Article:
“No, you’re right. That’s why I’ve embarked on a kind of crusade to get the law changed. If you’re ill, you don’t want to wait ten years. When the rules for clinical translation were drawn up around thirty years ago, the Internet didn’t exist. A substance like ours is very easy to make. We now order it from a company in Lelystad, where other people can go as well. Anyone who is a bit useful with Google could get it home the day after tomorrow (via this Chinese company, for example, GM). And then you can use it on yourself.”
You have two children. Imagine one of them gets an incurable disease which could be treated with this substance. Would you do it?
“It really depends on the disease. I don’t think so. But there’s nothing much you can do if people use it anyway. They take stranger things already.”
A man in the United States, who wasn’t even ill, took it. What do you think of that?
“Somehow it’s fantastic that he claims he saw the same effects as we found with mice. And that it didn’t make him ill. If it goes wrong, because he takes too much or injects in the wrong place, we have a problem. Then the correct translation to the clinic will suffer a huge delay.”
But if it goes well…
“…it’s self reporting and that doesn’t tell you anything. At least, that’s how many people see it.”
In around ten years’ time, we’ll know more about how Proxofim works. Then you can either throw it in the bin or you get a Nobel Prize.
“The bin is always a possibility!”
It’s still not exactly certain how it can help people. What do you think?
“It affects hair loss, we could use it for that. And we have reason to believe that the peptide can affect glioblastomas, very aggressive brain tumours. These are patients for whom chemoradiotherapy and surgery are no longer an option. People who only have six months to live. Hopefully, we could do something for them in the clinic. I don’t think that curing cancer is possible. But you might make it chronic. You can see that in prostate cancer, for example. Thanks to all kinds of treatments, lots of men live for thirty years with it and die from something else.”
How long will that take?
“You have to be very careful with that. It may be three years before we can start clinical trials, so test on people. We first have to do the preclinical toxicology studies with different types of animal. And then make sure that we can produce the substance with a purity of 99.9 percent. But believe me, I hope that we’ll get there sooner.”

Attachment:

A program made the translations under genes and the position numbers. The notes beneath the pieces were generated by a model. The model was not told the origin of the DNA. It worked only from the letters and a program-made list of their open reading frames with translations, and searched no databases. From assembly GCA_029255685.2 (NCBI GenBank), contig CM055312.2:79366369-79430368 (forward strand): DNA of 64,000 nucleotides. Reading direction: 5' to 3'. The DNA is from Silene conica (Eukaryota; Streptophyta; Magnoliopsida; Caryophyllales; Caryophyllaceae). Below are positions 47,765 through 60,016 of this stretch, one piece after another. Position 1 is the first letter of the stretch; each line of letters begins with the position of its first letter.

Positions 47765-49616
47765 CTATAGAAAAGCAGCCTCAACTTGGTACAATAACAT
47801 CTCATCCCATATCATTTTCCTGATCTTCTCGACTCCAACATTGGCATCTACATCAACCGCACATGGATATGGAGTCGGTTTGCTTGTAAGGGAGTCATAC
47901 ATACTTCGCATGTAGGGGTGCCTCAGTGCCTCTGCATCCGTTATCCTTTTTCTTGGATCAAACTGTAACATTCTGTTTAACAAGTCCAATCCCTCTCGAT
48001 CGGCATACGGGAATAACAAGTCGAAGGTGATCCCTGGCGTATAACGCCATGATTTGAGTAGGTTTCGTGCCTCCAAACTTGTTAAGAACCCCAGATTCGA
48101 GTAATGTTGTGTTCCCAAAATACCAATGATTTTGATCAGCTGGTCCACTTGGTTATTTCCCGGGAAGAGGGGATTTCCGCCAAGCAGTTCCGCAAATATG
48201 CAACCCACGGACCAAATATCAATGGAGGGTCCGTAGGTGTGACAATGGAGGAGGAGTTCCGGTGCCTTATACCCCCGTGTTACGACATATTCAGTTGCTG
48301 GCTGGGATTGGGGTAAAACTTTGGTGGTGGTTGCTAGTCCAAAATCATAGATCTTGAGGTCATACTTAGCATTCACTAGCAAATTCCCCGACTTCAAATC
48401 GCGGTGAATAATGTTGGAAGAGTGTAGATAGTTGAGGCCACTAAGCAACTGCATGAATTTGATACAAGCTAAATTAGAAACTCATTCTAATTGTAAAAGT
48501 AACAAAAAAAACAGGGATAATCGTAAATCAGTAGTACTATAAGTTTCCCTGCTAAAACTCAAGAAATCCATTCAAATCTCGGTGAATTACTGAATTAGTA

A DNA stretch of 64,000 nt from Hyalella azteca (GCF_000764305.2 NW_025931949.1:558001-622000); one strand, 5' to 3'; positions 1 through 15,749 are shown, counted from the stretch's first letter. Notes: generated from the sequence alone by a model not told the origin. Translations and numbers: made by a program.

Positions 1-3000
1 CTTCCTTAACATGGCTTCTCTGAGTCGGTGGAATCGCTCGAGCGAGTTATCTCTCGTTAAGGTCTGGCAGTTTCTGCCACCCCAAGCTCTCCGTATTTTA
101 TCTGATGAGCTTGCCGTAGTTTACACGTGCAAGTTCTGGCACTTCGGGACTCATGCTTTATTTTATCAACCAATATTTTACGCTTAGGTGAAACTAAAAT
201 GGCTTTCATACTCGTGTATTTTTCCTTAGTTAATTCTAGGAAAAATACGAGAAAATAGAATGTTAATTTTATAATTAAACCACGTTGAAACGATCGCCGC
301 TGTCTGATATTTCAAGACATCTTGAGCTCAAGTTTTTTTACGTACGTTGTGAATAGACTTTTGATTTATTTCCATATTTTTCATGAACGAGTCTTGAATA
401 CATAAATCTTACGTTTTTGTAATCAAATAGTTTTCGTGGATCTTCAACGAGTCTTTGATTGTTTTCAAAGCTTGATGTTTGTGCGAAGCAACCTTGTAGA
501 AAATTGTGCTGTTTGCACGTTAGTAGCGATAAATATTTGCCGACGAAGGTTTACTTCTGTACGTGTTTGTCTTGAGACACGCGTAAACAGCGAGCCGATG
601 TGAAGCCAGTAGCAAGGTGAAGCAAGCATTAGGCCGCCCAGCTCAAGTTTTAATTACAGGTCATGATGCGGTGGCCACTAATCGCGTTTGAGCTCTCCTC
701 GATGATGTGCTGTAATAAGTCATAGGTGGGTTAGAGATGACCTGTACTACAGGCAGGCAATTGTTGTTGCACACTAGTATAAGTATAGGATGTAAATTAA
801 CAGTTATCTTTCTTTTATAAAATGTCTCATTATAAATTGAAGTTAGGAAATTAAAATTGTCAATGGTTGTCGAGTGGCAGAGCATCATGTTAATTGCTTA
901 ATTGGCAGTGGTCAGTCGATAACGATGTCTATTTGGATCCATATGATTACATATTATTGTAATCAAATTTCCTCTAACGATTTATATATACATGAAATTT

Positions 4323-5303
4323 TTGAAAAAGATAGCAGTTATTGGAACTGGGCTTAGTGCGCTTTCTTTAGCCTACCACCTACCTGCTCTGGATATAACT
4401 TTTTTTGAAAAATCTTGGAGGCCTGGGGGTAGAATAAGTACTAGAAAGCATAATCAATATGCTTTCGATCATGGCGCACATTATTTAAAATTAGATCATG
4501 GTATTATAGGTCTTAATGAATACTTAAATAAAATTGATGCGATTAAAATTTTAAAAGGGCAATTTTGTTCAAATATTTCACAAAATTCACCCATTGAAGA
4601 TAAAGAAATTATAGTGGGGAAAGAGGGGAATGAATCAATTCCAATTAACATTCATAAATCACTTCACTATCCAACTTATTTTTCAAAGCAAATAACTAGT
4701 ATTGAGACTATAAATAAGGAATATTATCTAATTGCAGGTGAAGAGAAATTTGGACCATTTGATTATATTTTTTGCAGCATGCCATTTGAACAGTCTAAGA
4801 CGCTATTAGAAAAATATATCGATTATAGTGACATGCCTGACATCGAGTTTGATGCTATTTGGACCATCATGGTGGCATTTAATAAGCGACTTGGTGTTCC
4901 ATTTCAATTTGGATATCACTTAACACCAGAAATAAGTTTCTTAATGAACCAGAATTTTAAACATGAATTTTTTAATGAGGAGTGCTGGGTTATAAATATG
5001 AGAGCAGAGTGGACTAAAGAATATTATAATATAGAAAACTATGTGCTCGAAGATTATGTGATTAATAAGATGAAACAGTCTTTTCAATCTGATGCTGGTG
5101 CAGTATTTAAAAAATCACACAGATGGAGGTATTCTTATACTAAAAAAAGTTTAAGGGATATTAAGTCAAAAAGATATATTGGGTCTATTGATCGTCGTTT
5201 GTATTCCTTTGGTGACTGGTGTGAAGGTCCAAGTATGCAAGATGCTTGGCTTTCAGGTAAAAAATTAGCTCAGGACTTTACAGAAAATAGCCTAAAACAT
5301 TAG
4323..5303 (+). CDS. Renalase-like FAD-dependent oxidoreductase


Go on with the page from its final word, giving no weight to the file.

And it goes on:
This research has been reported all over the world, among colleagues, but also in the popular media. Do you like that?
“I want to show that lots of amazing things are happening in the field of ageing research and I want to be an ambassador for the field. And it gives me energy. In the lab, we did a little dance when we discovered that it worked. We’ve still got that feeling and we want to communicate that. It can help put the research on the map, in politics, for example.”
And there are also researchers who say: that’s not for me.
“I couldn’t care less. There are even people who feel that you shouldn’t interfere with ageing, because it’s God’s will or because it’s just part of life. Or they feel that researchers should keep well away from practice, and be as ‘pure’ and fundamental as possible. I was like that before I went to America. But there I got caught up in the Silicon Valley mentality. I worked alongside a retired millionaire who was totally focused on ageing research. He didn’t have a thyroid and every time I made a great discovery, he’d ask: when will you be doing the clinical trials? I’d then think: leave me alone, I’m a researcher. Until I saw more and more people having real impact with their work. In the Netherlands, people really look down on entrepreneurship. Academia and industry should never go together, otherwise you’re corrupt. So we give our research away to American companies. I feel: if you’ve discovered something, take it to people yourself. So we set up our own company, with investors, and we’re going to organise the trial with the help of the best doctors in Rotterdam. Use industry to take your discovery back to society. That’s why we do it, isn’t it?”